Libxml2 is the XML C library developed for the Gnome project. The library code is portable (to Linux, Unix, Windows, embedded systems, etc.) and modular; most of the extensions can be compiled out. Libxml2 implements a number of existing standards related to markup languages, including the XML standard, Namespaces in XML, XML Base, Relax NG, RFC 2396, XPath, XPointer, HTML4, XInclude, SGML Catalogs, and XML Catalogs. In most cases, libxml tries to implement the specifications in a relatively strict way. To some extent, it provides support for the following specifications, but doesn't claim to implement them: DOM, FTP client, HTTP client, and SAX2. Support for W3C XML Schemas is in progress. It includes xmllint, a command line XML validator.
Libxslt is a C library for GNOME which allows developers to work with XSLT. It is based on libxml for XML parsing, tree manipulation, and XPath support. Also included is 'xsltproc', a command line XSLT processor. The library is written in plain C, making as few assumptions as possible, and sticking closely to ANSI C/POSIX for easy embedding. It should work on Linux, Unix, and Windows. Though not designed primarily with performances in mind, libxslt seems to be a relatively fast processor. It also include full support for the EXSLT set of extension functions as well as some common extensions present in other XSLT engines.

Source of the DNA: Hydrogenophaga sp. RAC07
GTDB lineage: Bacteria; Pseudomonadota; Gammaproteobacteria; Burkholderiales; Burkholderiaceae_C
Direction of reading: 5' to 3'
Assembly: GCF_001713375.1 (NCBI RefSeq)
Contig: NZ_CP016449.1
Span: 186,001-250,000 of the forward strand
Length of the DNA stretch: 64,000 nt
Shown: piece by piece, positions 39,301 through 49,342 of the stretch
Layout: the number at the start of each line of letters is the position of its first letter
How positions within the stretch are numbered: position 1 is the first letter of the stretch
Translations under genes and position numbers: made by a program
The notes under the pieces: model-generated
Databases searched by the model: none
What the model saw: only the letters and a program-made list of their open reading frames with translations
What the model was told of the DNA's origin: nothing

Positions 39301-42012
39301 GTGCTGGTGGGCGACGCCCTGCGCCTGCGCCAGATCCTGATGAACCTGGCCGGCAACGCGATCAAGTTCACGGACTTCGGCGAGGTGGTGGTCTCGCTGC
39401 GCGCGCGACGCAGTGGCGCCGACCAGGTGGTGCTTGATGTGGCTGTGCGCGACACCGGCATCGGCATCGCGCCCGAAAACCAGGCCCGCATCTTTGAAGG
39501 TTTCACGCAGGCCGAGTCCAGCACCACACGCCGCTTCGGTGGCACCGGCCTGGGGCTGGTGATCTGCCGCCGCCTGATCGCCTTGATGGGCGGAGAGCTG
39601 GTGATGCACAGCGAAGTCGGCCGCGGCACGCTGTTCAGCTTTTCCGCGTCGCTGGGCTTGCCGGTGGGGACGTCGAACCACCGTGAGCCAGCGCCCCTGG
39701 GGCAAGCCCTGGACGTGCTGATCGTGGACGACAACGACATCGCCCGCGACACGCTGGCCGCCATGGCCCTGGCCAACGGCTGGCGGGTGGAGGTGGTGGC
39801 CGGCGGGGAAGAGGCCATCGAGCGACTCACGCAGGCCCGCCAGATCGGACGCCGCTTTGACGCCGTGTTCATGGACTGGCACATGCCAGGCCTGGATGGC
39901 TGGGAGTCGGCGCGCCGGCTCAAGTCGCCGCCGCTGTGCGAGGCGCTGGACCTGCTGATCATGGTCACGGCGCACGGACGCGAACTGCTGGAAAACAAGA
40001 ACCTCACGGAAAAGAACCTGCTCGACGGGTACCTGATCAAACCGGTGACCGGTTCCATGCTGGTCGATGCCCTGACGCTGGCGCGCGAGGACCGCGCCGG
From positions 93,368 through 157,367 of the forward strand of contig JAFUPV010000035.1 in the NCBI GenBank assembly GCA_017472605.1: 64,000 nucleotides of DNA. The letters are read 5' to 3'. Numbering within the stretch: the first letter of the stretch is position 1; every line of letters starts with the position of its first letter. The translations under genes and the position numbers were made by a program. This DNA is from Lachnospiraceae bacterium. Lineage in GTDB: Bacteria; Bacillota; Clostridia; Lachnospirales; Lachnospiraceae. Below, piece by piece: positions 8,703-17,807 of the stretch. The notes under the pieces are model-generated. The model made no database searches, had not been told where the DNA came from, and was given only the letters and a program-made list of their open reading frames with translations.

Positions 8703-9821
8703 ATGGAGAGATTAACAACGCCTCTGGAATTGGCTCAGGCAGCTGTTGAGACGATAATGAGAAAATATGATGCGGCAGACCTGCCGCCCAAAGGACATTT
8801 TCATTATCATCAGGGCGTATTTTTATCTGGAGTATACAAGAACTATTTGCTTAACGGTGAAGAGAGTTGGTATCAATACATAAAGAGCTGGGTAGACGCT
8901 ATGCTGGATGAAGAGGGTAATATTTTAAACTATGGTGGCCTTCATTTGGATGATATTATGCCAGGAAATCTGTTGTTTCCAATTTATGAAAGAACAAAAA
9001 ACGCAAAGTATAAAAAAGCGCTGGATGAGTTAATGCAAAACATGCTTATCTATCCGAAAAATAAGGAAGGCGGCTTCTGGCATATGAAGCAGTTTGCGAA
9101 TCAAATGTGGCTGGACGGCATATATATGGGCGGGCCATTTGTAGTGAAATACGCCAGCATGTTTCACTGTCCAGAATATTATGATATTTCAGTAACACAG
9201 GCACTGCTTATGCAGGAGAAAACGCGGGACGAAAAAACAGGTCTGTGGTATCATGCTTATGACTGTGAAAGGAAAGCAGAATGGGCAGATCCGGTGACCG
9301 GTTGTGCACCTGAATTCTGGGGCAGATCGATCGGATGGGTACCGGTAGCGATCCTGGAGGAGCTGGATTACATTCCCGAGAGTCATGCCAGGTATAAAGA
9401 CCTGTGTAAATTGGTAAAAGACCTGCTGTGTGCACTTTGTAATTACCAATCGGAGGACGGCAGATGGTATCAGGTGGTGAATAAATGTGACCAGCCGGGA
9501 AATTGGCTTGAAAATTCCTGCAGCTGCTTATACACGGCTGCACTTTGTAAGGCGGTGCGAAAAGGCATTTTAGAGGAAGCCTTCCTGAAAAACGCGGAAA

Gnosis Utils contains several Python modules for XML processing, plus other generally useful tools: xml.pickle (serializes objects to/from XML, API compatible with the standard pickle module), xml.objectify (turns arbitrary XML documents into Python objects), xml.validity (enforces XML validity constraints via DTD or Schema), xml.indexer (full text indexing/searching), and many more.
EmPy is a system for embedding Python expressions and statements in template text. It takes an EmPy source file, processes it, and produces output. This is accomplished via expansions, which are special signals to the EmPy system and are set off by a special prefix (by default the at sign, '@'). It can expand arbitrary Python expressions and statements in this way, as well as a variety of special forms. Textual data not explicitly delimited in this way is sent unaffected to the output, allowing Python to be used in effect as a markup language. Also supported are callbacks via hooks, recording and playback via diversions, and dynamic, chainable filters. The system is highly configurable via command line options and embedded commands.
The sourcecode XML metadata extraction tools are intended to be used for extracting and transforming XML-like markup embedded in source code comments into syntactically correct external entities or well-formed XML files. This can be used for JavaDoc-like code annotation, providing structured comments, or even embedding metadata used by the build process or configuration management tools.
Pysite is a tool written in Python to generate Web sites based on the contents of files in a given directory tree. It crawls through a specified directory tree looking for files matching certain configurable patterns (like intro, title-fr, and this-is-another-page-body), building up an output Web page for each set of files found. It features valid XHTML output, support for multiple language output, simple hierarchical templates (just put a template in a directory and it will be used for all subdirectories), and basic plaintext to XHTML conversion.